Human Interest

Holding on to Rich Traditions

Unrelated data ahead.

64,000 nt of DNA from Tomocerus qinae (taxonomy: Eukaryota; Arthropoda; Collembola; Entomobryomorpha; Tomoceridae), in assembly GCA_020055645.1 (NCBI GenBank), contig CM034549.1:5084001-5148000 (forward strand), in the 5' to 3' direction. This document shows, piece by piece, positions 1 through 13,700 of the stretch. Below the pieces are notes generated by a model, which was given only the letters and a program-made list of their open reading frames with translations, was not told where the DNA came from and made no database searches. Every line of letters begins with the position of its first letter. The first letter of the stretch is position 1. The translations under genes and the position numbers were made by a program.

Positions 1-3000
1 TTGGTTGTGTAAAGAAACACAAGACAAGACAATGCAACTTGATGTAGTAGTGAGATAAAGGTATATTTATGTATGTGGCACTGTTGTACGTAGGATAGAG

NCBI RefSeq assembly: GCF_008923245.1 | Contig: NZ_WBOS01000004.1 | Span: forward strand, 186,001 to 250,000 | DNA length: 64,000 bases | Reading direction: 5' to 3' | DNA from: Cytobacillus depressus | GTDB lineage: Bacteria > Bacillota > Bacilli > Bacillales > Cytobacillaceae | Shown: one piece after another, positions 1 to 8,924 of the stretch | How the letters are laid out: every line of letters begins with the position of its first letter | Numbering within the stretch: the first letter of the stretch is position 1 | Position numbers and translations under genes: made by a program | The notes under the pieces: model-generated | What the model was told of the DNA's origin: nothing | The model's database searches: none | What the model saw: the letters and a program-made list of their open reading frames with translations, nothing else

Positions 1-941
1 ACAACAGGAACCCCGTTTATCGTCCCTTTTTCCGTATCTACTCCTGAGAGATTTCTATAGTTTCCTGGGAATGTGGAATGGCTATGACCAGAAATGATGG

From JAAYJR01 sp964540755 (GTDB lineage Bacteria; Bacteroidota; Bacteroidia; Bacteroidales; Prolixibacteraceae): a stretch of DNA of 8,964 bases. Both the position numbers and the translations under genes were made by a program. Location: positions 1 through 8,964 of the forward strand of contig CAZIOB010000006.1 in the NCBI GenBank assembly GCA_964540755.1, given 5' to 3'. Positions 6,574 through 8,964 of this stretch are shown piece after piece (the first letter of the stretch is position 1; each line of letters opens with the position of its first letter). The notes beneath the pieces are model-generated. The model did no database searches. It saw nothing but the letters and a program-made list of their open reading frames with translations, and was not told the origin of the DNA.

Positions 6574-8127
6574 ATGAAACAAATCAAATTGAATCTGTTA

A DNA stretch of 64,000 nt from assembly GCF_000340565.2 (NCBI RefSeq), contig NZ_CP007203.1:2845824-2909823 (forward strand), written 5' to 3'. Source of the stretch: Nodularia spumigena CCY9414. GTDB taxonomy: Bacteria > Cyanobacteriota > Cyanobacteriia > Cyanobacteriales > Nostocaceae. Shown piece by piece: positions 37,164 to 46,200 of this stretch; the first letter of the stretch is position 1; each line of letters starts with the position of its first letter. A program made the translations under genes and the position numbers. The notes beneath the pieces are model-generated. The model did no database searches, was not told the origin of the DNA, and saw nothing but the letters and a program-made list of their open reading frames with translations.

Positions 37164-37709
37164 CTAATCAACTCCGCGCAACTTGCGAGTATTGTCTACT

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Dating back at least to the late 1800’s my family has had a powerful tradition of celebrating Christmas at home, together. My maternal great grandparents, John and Della Roland lived in Birmingham, Alabama in a community called Collegeville. They had a tradition of having their family Christmas celebration in a spiritually rich manner. Being only about 35 years removed from the end of slavery, barely out of Reconstruction and clearly enveloped in the Jim Crow south, they were people of strong faith in God and unshakable commitment to family. The tradition of celebrating the true meaning of Christmas as a family was critically important to them. They passed the tradition on to my grandmother, Nathalee Roland-Revis, who was born in 1903. Grandma and Granddaddy, James Robert Nathaniel Isaiah Revis, Sr. continued the tradition as they raised their own large, blended family of nine children. Every Christmas the family would gather in the living room and have what became known as a Christmas program. The Christmas program included reading of the Christmas story from scripture, prayer, singing and exchanging of gifts. It impacted my mom in a profound way. My mom, Evangelist Alfreida D. Revis-Wynne and my dad, Deacon John W. Wynne kept the tradition alive even after they moved to Detroit in the mid 1960’s. I had three sisters, Vanessa, Adriena and Gracene (RIH). We all got in on the celebration. My mom picked up on all the details that her mom implemented in their celebration. She started by decorating the entire house and property around the second week in December. Every room had Christmas appointments, including the bathroom. No area of the house was unattended. She made it such a festive atmosphere all month long. I can recall climbing on top of the house to help my dad string lights and garland. Back then the whole neighborhood would be decorated with lights. In fact, the entire city would be garnished in colorful lights. Some neighborhoods became famous for their elaborate decorative presentations. I can clearly recall us riding all over the city every Sunday evening in December to see the lights in different neighborhoods across the city. Oakman Blvd and the University district were always fabulous. Leading up to Christmas there was a day each year when we would receive new pajamas and slippers. I guess it really wasn’t that big of a deal, except by the time my mom got done setting it up and presenting it, it was quite a big deal to us. No doubt, we did the normal western tradition of putting gifts under the tree and waiting for Santa. When we were little, Mom would put cookies out for Santa. The doorbell would ring on Christmas Eve. This encouraged us to hurry to bed and straight to sleep. She would always answer the door and come back to our rooms to tell us that Santa had to come back, because we were still awake. Man, we could hardly sleep it was so exciting. Of course, after we drank the Christmas eggnog we would be knocked out for the night. When we got up on Christmas morning, of course, there were plenty of toys and gifts waiting for us to enjoy. We played all morning, until Mom and Dad got up for the day.